Francis Bennett made headlines nearly 30 years ago as a pioneer in the Georgia State Patrol.
She stood proudly alongside Mary Nell Arrington, Ira Nell Koran and Nancy Kay Pickett when they were introduced to Georgians as the patrol's first female troopers, and she eventually rose to the rank of sergeant first class and post commander.
Today Bennett, 63, no longer wears the light blue uniform shirt of the trooper. She was fired from her job as commander of the Blue Ridge post that covers Fannin, Gilmer, Towns and Union counties on the last day of 2006 on the basis of seven specific charges of misconduct.
Bennett, whose 1978 hiring was heralded as a turning point of equality in the Georgia State Patrol, is suing the agency in federal court on the grounds of age and sex discrimination.
"For someone who loves the job as much as I did, they've absolutely destroyed me," Bennett said. "If you're doing a good job and doing it right, they should not kick you out when you get old."
Attorneys for the state patrol, in court documents, deny that Bennett was fired for anything other than well-documented infractions.
Georgia State Patrol spokesman Larry Schnall said he could not comment on the pending litigation, but an answer to Bennett's lawsuit filed by the state Attorney General's office states that "all actions ... were taken for legitimate, nondiscriminatory, nonretaliatory business reasons."
State Patrol officials "performed an investigation into various reported incidents concerning plaintiff and prepared a termination letter containing seven charges, all seven of which were upheld by the State Personnel Board upon (Bennett's) appeal," lawyers with the Attorney General's office wrote.
It was not the first time Bennett was fired from the patrol. While working as safety educator out of the Gainesville post in 1997, she was terminated on the grounds of sexual harassment for inappropriately touching male troopers, a penalty that was later reduced by a state personnel judge to an unpaid suspension. She called her actions "simple horseplay," saying she playful slapped the legs of two subordinates.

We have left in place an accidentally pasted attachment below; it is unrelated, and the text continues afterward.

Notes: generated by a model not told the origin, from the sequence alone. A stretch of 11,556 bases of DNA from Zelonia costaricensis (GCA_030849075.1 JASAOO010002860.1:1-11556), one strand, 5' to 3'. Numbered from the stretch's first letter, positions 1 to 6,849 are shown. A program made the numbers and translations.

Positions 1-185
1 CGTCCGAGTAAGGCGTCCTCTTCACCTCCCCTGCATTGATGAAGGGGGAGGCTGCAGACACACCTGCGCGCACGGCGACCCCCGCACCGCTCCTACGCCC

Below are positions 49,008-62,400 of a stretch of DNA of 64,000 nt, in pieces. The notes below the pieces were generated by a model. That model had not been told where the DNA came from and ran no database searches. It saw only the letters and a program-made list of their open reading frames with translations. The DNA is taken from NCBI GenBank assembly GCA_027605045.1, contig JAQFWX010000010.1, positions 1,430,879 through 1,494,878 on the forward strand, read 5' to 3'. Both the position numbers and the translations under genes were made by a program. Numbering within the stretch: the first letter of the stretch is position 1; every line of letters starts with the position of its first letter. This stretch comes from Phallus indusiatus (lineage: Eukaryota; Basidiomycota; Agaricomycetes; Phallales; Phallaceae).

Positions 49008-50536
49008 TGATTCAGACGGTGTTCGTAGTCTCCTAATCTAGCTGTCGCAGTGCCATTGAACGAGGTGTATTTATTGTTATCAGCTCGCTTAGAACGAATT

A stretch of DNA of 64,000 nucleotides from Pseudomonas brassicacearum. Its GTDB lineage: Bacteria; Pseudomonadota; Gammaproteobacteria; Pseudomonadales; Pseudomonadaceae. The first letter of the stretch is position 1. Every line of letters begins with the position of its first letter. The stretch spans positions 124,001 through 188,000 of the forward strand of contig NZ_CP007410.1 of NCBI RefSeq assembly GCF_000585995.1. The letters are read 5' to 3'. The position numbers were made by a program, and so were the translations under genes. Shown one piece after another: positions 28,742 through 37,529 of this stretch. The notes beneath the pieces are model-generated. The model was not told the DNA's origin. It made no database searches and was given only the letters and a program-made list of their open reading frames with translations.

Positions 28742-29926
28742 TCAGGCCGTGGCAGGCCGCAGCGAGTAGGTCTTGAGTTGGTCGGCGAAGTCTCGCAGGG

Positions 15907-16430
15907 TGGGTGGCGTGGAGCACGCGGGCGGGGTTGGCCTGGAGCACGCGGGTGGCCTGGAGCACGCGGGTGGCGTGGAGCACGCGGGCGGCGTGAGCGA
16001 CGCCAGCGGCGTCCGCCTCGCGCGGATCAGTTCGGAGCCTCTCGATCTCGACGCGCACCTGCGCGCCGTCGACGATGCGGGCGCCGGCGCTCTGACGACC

Bennett claims that roughly seven years after her 1998 reinstatement, she was targeted by higher-ups after she made complaints about a commander to the patrol's Atlanta-based leadership. She says in her lawsuit that patrol officials began "building a file" on her during the last two years of her employment.
"It was obvious they wanted to get rid of me," said Bennett, who with accrued vacation and sick days lacked about two years in putting in 34 years and qualifying for full retirement benefits. Today, she would be eligible for 66 percent of her salary, while 34 years' service would bring her to 77 percent.
"If they had just let me alone I would have been retired by next year," Bennett said. "I never thought they would be after me again, after what I've been through."
According to court documents, Bennett's termination letter listed the following infractions:
- Two charges of unprofessional behavior related to two separate traffic stops involving private citizens in March and April of 2006.
- Displaying decorative liquor bottles in her office in violation of state patrol policy.
- Using profanity in public while representing the department in uniform.
- Verbally disparaging a subordinate trooper in the presence of violators while at a road safety check.
- Hugging subordinate employees while in uniform.
- Posting or tolerating the posting of an inappropriate cartoon.
In a two-hour interview Thursday, Bennett made a point-by-point refutation of the charges. She said the traffic stops were not conducted unprofessionally, and the liquor bottles -- ceramic likenesses of American Indians and other figures -- had been in her office for more than four years without a complaint.
Bennett, who admits to using salty language at times, claims the only profanity that was reported was her comment to a North Georgia police chief in 2004 that she was "tired of being the bitch from hell."